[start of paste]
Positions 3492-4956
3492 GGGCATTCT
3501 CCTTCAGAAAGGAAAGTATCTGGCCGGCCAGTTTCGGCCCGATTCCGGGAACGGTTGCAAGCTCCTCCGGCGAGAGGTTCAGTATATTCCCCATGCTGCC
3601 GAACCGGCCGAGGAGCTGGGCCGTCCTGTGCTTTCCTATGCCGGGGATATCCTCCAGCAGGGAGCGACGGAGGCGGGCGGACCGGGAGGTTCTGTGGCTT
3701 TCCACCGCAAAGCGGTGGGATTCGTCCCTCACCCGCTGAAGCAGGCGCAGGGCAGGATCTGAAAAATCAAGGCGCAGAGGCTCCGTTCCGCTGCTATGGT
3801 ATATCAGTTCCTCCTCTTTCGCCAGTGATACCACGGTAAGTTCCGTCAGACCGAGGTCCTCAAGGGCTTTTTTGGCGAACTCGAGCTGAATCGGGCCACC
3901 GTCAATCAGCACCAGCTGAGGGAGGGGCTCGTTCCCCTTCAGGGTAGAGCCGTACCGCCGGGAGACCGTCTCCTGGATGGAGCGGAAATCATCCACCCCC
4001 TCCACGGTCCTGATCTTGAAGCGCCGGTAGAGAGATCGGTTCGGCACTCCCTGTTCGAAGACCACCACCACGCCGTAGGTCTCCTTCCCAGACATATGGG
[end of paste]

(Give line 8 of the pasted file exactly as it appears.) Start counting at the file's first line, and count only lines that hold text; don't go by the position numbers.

4001 TCCACGGTCCTGATCTTGAAGCGCCGGTAGAGAGATCGGTTCGGCACTCCCTGTTCGAAGACCACCACCACGCCGTAGGTCTCCTTCCCAGACATATGGG